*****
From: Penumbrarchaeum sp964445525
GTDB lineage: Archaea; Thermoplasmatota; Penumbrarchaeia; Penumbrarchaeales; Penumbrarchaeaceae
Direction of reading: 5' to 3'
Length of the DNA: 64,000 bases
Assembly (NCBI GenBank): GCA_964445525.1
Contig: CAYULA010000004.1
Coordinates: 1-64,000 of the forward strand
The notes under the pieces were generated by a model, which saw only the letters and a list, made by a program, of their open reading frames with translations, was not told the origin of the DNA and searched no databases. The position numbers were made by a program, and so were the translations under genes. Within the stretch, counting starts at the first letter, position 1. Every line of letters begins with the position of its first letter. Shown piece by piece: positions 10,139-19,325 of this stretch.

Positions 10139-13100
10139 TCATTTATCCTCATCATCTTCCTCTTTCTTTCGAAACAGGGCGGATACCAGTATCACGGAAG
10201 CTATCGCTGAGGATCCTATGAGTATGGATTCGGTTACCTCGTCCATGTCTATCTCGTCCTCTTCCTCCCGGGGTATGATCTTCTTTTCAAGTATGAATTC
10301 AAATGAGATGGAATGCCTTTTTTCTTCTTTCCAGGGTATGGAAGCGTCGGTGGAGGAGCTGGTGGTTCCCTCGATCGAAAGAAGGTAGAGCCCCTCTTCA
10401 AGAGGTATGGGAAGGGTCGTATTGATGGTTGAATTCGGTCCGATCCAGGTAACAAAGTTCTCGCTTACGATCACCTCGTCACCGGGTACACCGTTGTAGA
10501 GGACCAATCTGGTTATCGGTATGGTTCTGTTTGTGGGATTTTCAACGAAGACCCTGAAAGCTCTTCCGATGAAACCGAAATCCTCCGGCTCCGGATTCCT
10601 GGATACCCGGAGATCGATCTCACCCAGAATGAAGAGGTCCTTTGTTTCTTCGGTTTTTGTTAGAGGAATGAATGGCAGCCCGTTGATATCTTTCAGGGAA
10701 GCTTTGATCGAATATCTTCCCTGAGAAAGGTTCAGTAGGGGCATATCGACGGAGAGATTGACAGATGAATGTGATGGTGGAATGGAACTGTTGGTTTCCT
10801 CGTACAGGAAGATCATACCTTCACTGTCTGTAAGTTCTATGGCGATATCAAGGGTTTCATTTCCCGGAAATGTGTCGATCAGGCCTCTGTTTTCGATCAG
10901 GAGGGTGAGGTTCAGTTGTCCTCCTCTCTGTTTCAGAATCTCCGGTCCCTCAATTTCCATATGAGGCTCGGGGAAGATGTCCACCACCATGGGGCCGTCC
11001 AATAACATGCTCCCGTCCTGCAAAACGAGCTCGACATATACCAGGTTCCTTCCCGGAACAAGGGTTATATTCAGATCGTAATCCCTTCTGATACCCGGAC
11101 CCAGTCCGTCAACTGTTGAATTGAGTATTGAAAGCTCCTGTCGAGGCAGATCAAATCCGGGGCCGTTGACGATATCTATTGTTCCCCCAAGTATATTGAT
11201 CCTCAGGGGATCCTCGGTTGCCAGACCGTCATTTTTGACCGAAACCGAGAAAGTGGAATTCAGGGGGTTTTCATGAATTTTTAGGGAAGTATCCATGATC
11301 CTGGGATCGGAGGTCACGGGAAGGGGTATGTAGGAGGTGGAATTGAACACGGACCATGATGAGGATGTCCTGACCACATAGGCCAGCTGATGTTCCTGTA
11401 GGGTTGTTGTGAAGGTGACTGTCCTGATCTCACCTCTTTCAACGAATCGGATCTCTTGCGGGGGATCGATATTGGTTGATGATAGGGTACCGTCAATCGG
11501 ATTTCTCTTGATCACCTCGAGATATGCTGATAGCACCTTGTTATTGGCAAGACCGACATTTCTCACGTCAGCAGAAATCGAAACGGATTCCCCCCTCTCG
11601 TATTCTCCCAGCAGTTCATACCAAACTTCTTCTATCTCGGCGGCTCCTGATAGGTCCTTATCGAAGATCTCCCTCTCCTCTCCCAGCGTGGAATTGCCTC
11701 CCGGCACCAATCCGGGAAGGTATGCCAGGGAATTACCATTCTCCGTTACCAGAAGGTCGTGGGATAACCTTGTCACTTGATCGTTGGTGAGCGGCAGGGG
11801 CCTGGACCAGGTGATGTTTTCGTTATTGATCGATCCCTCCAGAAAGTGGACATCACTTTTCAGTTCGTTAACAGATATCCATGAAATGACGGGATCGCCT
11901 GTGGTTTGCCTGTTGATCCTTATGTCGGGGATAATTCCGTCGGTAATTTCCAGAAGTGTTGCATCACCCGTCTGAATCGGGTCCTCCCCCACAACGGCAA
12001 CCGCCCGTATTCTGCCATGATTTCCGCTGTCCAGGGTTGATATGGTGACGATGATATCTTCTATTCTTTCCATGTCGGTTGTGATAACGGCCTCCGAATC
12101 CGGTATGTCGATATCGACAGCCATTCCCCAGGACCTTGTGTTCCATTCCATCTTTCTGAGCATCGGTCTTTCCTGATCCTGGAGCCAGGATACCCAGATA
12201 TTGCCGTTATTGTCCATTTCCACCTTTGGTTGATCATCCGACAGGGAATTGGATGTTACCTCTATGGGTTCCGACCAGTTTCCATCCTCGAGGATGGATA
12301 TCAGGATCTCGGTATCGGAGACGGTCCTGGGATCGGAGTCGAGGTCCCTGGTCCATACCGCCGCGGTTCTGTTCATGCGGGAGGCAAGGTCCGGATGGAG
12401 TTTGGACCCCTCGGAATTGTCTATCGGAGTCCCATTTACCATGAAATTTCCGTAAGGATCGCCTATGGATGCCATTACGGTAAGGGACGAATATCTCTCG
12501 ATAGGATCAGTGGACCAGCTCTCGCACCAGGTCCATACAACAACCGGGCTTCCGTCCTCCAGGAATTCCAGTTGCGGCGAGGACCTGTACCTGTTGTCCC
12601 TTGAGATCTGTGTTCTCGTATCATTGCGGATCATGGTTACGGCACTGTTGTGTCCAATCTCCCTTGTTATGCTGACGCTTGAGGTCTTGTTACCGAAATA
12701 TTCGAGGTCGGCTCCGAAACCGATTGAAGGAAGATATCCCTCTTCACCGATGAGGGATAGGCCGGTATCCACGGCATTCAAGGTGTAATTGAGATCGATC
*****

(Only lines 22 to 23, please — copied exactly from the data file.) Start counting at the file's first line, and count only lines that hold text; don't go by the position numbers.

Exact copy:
11301 CTGGGATCGGAGGTCACGGGAAGGGGTATGTAGGAGGTGGAATTGAACACGGACCATGATGAGGATGTCCTGACCACATAGGCCAGCTGATGTTCCTGTA
11401 GGGTTGTTGTGAAGGTGACTGTCCTGATCTCACCTCTTTCAACGAATCGGATCTCTTGCGGGGGATCGATATTGGTTGATGATAGGGTACCGTCAATCGG